CTDEP HHRA Comment Cover Letter 04.05.05

CTDEP HHRA Comment Cover Letter 04.05.05

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April 5,205 Ms. Susan Svirsky Rest of River Project Manager c/o Weston Solutions 10 Lyman Street Pittsfield, MA 01201 Dear Ms. Svirsky: The Connecticut Department of Environmental Protection (CTDEP) appreciates the opportunity to provide comments on the revised Human Health Risk Assessment for the GE/Housatonic River Site, Rest of River dated February, 2005. This report identifies potential risks to people within the Housatonic River ecosystem due to the presence of polychlorinated biphenyls (PCBs). Connecticut shares EPA's goals of restoring the Housatonic River to a condition that allows attainment of Water Quality Standards and designated uses for the river. The Human Health Risk Assessment is an important step towards achieving this goal. However, as the process for evaluating and restoring the river moves forward, there are several issues, as outlined below that must be considered in order to achieve an acceptable outcome within Connecticut. CT DEP supports a risk-based approach to identifying acceptable environmental concentrations of PCBs. Such an approach is applicable to identifying acceptable water, sediment, soil and fish tissue concentrations of PCBs. Connecticut has consistently applied in its regulations and Water Quality Standards a level of acceptable risk equal to one excessive lifetime cancer in one million exposed individuals. EPA at times endorses a broader range of acceptable risk, from ...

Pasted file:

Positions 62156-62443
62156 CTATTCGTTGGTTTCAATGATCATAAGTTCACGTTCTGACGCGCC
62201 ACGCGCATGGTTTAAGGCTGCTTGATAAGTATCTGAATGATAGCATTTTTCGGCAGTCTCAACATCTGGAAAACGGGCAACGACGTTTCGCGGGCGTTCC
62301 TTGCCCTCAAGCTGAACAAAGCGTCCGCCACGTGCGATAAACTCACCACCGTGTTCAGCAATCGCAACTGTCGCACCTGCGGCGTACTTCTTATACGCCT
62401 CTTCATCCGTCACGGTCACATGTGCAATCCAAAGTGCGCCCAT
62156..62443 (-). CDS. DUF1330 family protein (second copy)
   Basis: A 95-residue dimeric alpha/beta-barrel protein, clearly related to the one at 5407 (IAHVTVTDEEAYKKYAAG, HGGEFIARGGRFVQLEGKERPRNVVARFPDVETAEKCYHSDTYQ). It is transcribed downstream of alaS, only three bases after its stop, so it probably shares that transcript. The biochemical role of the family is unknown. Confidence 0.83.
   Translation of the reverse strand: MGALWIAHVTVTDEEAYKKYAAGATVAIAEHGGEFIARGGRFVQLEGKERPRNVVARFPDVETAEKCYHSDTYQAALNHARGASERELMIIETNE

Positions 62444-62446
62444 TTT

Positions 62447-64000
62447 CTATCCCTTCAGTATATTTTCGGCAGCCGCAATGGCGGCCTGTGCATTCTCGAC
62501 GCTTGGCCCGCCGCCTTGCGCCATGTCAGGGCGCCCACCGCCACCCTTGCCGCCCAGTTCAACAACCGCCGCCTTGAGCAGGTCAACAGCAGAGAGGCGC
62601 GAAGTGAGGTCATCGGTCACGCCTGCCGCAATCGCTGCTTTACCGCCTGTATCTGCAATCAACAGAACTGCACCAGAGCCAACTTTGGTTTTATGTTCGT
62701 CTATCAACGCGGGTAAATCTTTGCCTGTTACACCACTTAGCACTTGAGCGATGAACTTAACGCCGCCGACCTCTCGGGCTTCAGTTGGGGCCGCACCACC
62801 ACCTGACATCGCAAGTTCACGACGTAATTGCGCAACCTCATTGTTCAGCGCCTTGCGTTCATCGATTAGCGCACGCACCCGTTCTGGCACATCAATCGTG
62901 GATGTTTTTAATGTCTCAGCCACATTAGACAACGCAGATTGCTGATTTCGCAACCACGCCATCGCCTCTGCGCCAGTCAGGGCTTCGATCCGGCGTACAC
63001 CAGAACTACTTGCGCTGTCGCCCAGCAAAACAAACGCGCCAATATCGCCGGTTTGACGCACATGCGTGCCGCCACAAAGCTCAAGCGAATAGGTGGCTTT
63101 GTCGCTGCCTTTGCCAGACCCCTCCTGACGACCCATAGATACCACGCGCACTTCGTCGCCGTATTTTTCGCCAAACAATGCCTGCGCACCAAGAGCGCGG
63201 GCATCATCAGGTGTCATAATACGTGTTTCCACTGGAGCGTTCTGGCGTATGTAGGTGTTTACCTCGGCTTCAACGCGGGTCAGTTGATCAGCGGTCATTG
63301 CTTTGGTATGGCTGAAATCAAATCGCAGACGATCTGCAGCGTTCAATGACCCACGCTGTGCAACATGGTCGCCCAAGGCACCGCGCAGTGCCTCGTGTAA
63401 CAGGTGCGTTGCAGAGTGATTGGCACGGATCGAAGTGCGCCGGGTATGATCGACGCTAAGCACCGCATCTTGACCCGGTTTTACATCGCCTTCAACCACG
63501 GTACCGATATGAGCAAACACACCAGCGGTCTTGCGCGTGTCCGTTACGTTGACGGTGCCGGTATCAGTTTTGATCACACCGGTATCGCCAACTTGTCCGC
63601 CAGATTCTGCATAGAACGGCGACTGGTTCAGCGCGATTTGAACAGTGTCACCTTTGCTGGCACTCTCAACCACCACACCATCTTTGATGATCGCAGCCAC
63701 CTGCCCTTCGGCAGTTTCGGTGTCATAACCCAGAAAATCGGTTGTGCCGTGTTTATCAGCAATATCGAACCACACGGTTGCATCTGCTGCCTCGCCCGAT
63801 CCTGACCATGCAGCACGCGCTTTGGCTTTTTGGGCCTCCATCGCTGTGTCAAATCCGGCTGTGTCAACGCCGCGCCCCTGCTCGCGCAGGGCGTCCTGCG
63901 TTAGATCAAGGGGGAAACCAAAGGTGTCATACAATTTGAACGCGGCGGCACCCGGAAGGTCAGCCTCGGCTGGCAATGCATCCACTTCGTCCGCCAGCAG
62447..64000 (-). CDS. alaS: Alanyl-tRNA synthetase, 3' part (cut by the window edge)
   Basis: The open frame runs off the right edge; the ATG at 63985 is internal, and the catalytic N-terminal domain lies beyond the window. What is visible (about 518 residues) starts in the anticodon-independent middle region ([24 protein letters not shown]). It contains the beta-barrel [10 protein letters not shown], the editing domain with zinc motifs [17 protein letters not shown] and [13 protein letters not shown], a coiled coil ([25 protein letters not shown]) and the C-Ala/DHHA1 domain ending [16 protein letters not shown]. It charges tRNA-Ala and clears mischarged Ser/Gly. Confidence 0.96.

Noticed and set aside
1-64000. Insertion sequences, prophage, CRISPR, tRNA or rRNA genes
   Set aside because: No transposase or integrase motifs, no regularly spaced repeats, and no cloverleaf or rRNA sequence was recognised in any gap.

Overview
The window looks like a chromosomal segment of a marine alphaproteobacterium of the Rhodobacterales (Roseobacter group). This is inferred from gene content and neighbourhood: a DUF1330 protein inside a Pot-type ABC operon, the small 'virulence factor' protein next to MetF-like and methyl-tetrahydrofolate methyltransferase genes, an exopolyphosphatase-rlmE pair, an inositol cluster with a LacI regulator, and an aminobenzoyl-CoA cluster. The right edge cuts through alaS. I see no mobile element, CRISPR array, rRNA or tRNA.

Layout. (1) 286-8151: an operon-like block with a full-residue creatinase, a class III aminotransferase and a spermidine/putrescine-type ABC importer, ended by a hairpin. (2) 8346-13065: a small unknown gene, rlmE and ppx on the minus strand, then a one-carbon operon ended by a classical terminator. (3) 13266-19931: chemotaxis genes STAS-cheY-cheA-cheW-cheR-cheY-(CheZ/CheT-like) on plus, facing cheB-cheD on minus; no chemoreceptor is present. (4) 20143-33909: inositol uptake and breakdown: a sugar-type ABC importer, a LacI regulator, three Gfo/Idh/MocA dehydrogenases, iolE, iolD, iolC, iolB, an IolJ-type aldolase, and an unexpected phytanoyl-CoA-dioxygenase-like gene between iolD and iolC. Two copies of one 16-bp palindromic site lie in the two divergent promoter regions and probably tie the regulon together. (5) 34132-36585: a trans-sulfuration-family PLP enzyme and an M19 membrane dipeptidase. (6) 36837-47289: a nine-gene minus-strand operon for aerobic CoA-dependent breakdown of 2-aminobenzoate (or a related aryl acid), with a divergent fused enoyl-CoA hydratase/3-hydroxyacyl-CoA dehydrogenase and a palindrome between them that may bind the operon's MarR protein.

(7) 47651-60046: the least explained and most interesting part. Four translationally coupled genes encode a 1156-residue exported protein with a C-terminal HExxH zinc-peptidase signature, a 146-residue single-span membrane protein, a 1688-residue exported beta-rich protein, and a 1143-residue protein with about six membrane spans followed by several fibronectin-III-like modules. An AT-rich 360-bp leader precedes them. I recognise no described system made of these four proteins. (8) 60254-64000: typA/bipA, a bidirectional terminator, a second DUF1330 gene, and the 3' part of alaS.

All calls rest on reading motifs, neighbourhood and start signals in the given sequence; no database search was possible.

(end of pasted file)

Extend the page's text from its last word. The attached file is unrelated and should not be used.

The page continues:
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April 5,205 Ms. Susan Svirsky Rest of River Project Manager c/o Weston Solutions 10 Lyman Street Pittsfield, MA 01201 Dear Ms. Svirsky: The Connecticut Department of Environmental Protection (CTDEP) appreciates the opportunity to provide comments on the revised Human Health Risk Assessment for the GE/Housatonic River Site, Rest of River dated February, 2005. This report identifies potential risks to people within the Housatonic River ecosystem due to the presence of polychlorinated biphenyls (PCBs). Connecticut shares EPA's goals of restoring the Housatonic River to a condition that allows attainment of Water Quality Standards and designated uses for the river. The Human Health Risk Assessment is an important step towards achieving this goal. However, as the process for evaluating and restoring the river moves forward, there are several issues, as outlined below that must be considered in order to achieve an acceptable outcome within Connecticut. CT DEP supports a risk-based approach to identifying acceptable environmental concentrations of PCBs. Such an approach is applicable to identifying acceptable water, sediment, soil and fish tissue concentrations of PCBs. Connecticut has consistently applied in its regulations and Water Quality Standards a level of acceptable risk equal to one excessive lifetime cancer in one million exposed individuals. EPA at times endorses a broader range of acceptable risk, from one in ten thousand to one in one million. Designation of acceptable environmental conditions within Connecticut must be consistent with CT DEP policies for acceptable risk levels. Final remedial goals developed based on direct exposure of people to contaminated sediments must be ith the direct exposure criteria contained within the Connecticut Remediation Standard Regulations. CT DEP has identified the Remediation Standard Regulations and the Connecticut Water Quality Standards as Applicable or Relevant and Appropriate Requirements. Similarly, CT DEP supports the evaluation of potential risks associated with consumption of fish caught from the Housatonic River. This includes the evaluation of risks to subsistence fishers and people who may consume waterfowl caught within the Housatonic basin in Connecticut. We believe that there is sufficient information to indicate that these populations exist within Connecticut currently and request that the risk assessment be revised and additional data collected to fully evaluate risks to these populations. Additionally, as EPA is aware, CT DEP has worked closely with the Connecticut Department of Public Health regarding the derivation of acceptable concentrations of chemicals within fish tissue to allow for the consumption of fish taken from Connecticut's waterbodies. The fish consumption advice provided to CT DEP by the Connecticut Department of Public Health must be used to guide remedial actions so as to allow for the eventual restoration of the fishery within Connecticut. CTDEP is also concerned with the quantity and quality of data used to support the risk assessment. Connecticut maintains that the dataset used within the Human Health Risk Assessment was not sufficient to provide a definitive characterization of current and future risks. CTDEP is requesting a revision to the risk assessment in consideration of this issue. We believe that deficiencies within the dataset used to evaluate the Connecticut portion of the Rest of River site that must be recognized as it may lead to an underestimation of risks. This must be considered as the process for investigation and remediation of PCBs moves forward. Additional comments have been appended to this letter for your consideration. We appreciate the opportunity to provide comments at this time and look forward to working with EPA to resolve the water quality impairments within the Housatonic River. Please contact Ms. Traci Iott at (860) 424-3082 or Ms. Susan Peterson at (860) 424-3854 with any questions you may have. Sincerly, Betsy Wingfield Dirctor Bureau of Water Management Planning and Standards Division Comments have additionally been transmitted via: FAX: Attention: Ms Susan Svirsky FAX # (413) 442-4447 EMAIL: svirsky.susan@epa.gov Review of Revised Human Health Risk Assessment for the Housatonic River Traci Iott Environmental Analyst III CT DEP Bureau of Water Management April 5, 2005 6 Pages I have reviewed the revised Human Health Risk Assessment for the Rest of River Portion of the Housatonic River, dated February 2005 and prepared under contract for USEPA as part of the on-going remediation efforts relating to the General Electric facility in Pittsfield, Massachusetts. The portion of the Housatonic River within Connecticut that is considered within this report is designated as river reaches 10 through 16. This is equivalent to the area from the Connecticut/Massachusetts border down to the Derby/Shelton Dam. The area below this dam down to Long Island Sound was not included in the assessment due to the presence of PCBs within this reach of the river from sources other than GE. Two exposure pathways were evaluated within Connecticut: direct exposure to river sediments and fish consumption. Additional scenarios were evaluated for the Massachusetts portion of the river such as exposure to flood plain soils, agricultural products grown in affected soils and consumption of waterfowl. These were not evaluated within Connecticut. Additional chemical constituents were also included in the risk assessments for the Massachusetts portion of the river that were not evaluated within Connecticut. Direct Exposure to Sediments The risk assessment concludes that there are no unacceptable risks due to direct contact with river sediments within Connecticut. This is based on 28 data points collected from surficial sediments (0-0.5 ft), with a maximum PCB of 0.47 ppm. Sediment concentrations were compared within the risk assessment with the high-contact sediment screening concentration of 3 mg/kg PCBs as well as the high-contact residential screening criterion of 2 mg/kg. These benchmarks are based on cancer endpoints and assume exposure of children and adults to sediments. This analysis is slightly different than that which might be conducted under the Connecticut Remediation Standard Regulations (RSRs). These regulations provide two types of criteria for direct contact - residential and industrial/commercial- with the provision made for calculating site-specific criteria as warranted. For a screening evaluation of the data under the RSRs, the use of the residential Direct Exposure Criteria (DEC) for total PCBs of 1 mg/kg is most appropriate in absence of a criterion based on site-specific exposure patterns. The difference between the screening value used in the report and the DEC value are a result of different target cancer risk levels, different assumptions regarding exposure frequency and the consideration of soil adherence factors and exposure surface contact areas within the risk assessment. The maximum PCB concentration in the dataset used in the report is below the Connecticut Residential DEC. The dataset used in the risk assessment represents a fraction of the sediment data available for the river. The advantage of this dataset is that it is relatively recent data. The historical dataset spans many years. A brief review of data collected within the past 10 years indicates that most PCB sediment concentrations are below 1 mg/kg in both surficial and deeper sediments but that there are data points greater than 1 mg/kg PCB. There are, however, deficiencies associated with the data set used in the risk assessment. The portion of the river within Connecticut evaluated within the risk ent is 72 miles in length. The level of sampling data available is equivalent to one sample for every 2.5 miles of river. This is inadequate to accurately define the nature and extent of contamination within Connecticut and identify localized areas of elevated PCB concentrations. Additionally, Section 3.1.2.7 (Connecticut Sediment Sampling) of Volume 1 indicates that the number of samples analyzed for grain size had to be reduced since it was difficult to obtain samples of sufficient size due to large grain size (cobbles/boulders). From this description of the sampling locations, it is unlikely that the sediment data used to evaluate risks were collected from depositional areas that would most likely have retained PCBs. Therefore, use of the current dataset for surficial PCB concentration may underestimate surficial sediment concentrations within Connecticut. Sediment samples collected in Connecticut were analyzed for total PCBs. However, a variety of other compounds were included in the risk assessment for the Massachusetts portion of the river. These compounds were evaluated in addition to total PCBs, using a Toxic Equivalence (TEQ) approach. The report concludes that risks from TEQ under direct contact scenarios are similar to risks from total PCBs and that overall risk is a sum of these two categories. Given the lack of data for TEQ within Connecticut, the potential risks associated with these substances are a source of uncertainty when evaluating the overall risk implications for exposure to contaminated sediments within the Connecticut portion of the Housatonic River. Finally, the evaluation of risks from direct contact focused only on surficial sediments. While exposure to surficial sediments will address current potential exposure concentrations, it will not address potential future exposure concentrations. This issue was to be addressed within the revised risk assessment with the consideration of potential future uses/exposures within the Housatonic River Basin. The revised risk assessment, however, did not address this issue for sediments. The issue of potential future exposures is tied directly to the level of PCBs in deeper sediment layers in depositional areas and behind dams on the river. Future uses of the river in Connecticut may include a variety of activities that could mobilize the deeper sediments; potentially reintroducing elevated PCB levels into surficial sediment horizons. These concentrations could then affect exposures from both direct contact as well as from fish and waterfowl consumption. In order to adequately characterize risks associated with PCBs within the Connecticut portion of the river, potential future risks from the mobilization of PCBs in bedded sediments must be evaluated. This will require the collection and evaluation of a more robust data set for sediment PCB concentrations. The risk assessment does indicate that nine samples were collected in association with the dams and that PCBs were evaluated to a depth of three feet. However, this data is not presented or used within the risk assessment. Additionally, the report indicates that sufficient sample mass could not be gathered from several locations, indicating that the samples were not likely collected from depositional areas and may not be representative of bedded sediment PCB concentrations. As evaluation of risks and remedial needs are considered for the Housatonic River, I recommend the application of the Connecticut Residential Direct Exposure Criteria (DEC) as the goal for PCBs in Connecticut for soils or sediments that people are or could be exposed to or that could migrate to areas where exposure could occur. This recommendation is based on the large area included in the study area for Connecticut and the acknowledgement that a wide range of land uses occurs within this area from remote portions that are not easily accessed to portions of the river that flow through towns and residential areas. CT DEP must approve any modifications to the residential DEC prior to establishing an alternative acceptable level for PCBs in sediments. Application of the thresidential DEC to the river requires that the 95 upper confidence level of the mean of sediment PCB concentrations for the river must equal 1 mg/kg PCB or less. Connecticut uses an acceptable risk level of 1 in 1,000,000 for cancer endpoints and a hazard index of 1 for non-cancer endpoints. The risk level used by Connecticut is more restrictive than that used by EPA and should be followed within Connecticut. Fish Consumption A traditional risk assessment approach to evaluating risks associated with consumption of fish is presented in the risk assessment. Both cancer and non-cancer endpoints are evaluated. This approach is acceptable for evaluating current risks at the site. The report indicates that unacceptable risks do exist regarding fish consumption, supporting the current fish consumption advisory. However, as we move through the process of evaluating what actions need to be taken to restore the Housatonic River to a condition where Water Quality Standards and Designated Uses are achieved, it is important to understand the differences between the risk assessment process used in the current document and those employed by the Connecticut Department of Public Health (CTDPH) to evaluate the need for fish consumption advisories due to PCBs. Remedial goals established to insure restoration of the fishery should be based on the health guidance that is at least as stringent as that established by CTDPH. The current fish consumption risk assessment includes a discussion of current and traditional fish cooking and consumption practices of the Schaghticoke Tribal Nation within Connecticut. This discussion is presented within the evaluation of uncertainties presented in Section 7 of Appendix C of the revised risk assessment. The presentation in the report filled a major gap in the previous risk assessment documents and identifies greater risk associated with traditional tribal practices. These practices must be considered as remedial goals and activities are identified for the river. However, the revised risk assessment is deficient in its consideration of subsistence fishing exposures within Connecticut. Section 8.6.3.1 of Volume 1 of the risk assessment indicates that EPA searched for and did not find evidence of any subsistence fishing populations within either Massachusetts or Connecticut. The report indicates that risks to subsistence populations would be higher than those predicted within the current report. The CTDEP is concerned about subsistence fishing within Housatonic Basin. There is sufficient concern for these populations that CTDEP has translated fishing advisories, signs and informational videos on fish consumption advisories into several different languages to reach populations that may consume greater amounts of native caught fish. This concern is supported by the findings of a creel survey conducted by the CTDEP during the late 1980s as well as a Connecticut fish consumption survey published in 1999 by Ms. Nancy C. Balcom et al and referenced within the revised risk assessment. The study entitled Quantification of Fish and Seafood Consumption Rates for Connecticut was funded in part by the CTDEP. The fish consumption survey evaluated subsistence fishing within the low-income community. Additionally, the cultural practices of several different ethnic groups should be considered within the subsistence fishing group. The Balcom report identified mean consumption rates for these groups ranging from 43.1 g/day for limited income populations to 59.2 g/day for Southeast Asian populations. These consumption rates are greater than the central tendency and high-end consumption rates of 8.7 and 31 g/d used in the revised risk assessment. The data presented in the Balcom report must be used to evaluate risks to subsistence populations such as the limited income and Southeast Asian populations identified in the CT fish consumption rate study. Waterfowl Consumption The revised risk assessment evaluates potential risks to people who harvest and consume waterfowl from the Housatonic River within Connecticut within the evaluation of uncertainties presented in Section 7 of Appendix C. This risk assessment, however, is based on modeled concentrations of potential PCB concentrations in duck tissues based on sediment concentrations. CTDEP has only one data point for PCBs in ducks collected from the Housatonic River. This data point had PCB concentrations greater than those modeled within the risk assessment. However, it was excluded from the revised risk assessment. Samples of tissues from waterfowl must be obtained from the Housatonic River watershed within CT and evaluated in order to provide a more accurate estimate of potential risks associated with waterfowl consumption. CTDEP Wildlife Division has submitted a proposal for funding of a study of pesticide and PCB concentrations in waterfowl from the Housatonic and Quinnipiac Watersheds. If this study is funded and conducted, we will share the information with EPA. Summary The revised Human Health Risk Assessment GE/Housatonic River Site Rest of River represents a substantial level of effort from both EPA and their contractors. However, several issues must be addressed to provide an accurate assessment of risks to people within the Housatonic River watershed within Connecticut. First, the datasets for sediment PCB concentrations, both in surficial and deeper sediment horizons must be expanded to include an adequate amount and quality of data from depositional areas. Additionally, the more conservative CT Direct Exposure Criteria (Residential Exposures) should be used to screen the data, in recognition of the wide variety of land uses that occur within the watershed and not explicitly evaluated within the revised risk assessment. Finally, the evaluation of risks associated with fish consumption must be expanded to include subsistence fishers. The fishing habits of both subsistence fishing populations and the traditional practices of the Schaghticoke Tribal Nation must be considered as the remedial process for the restoration of the river proceeds.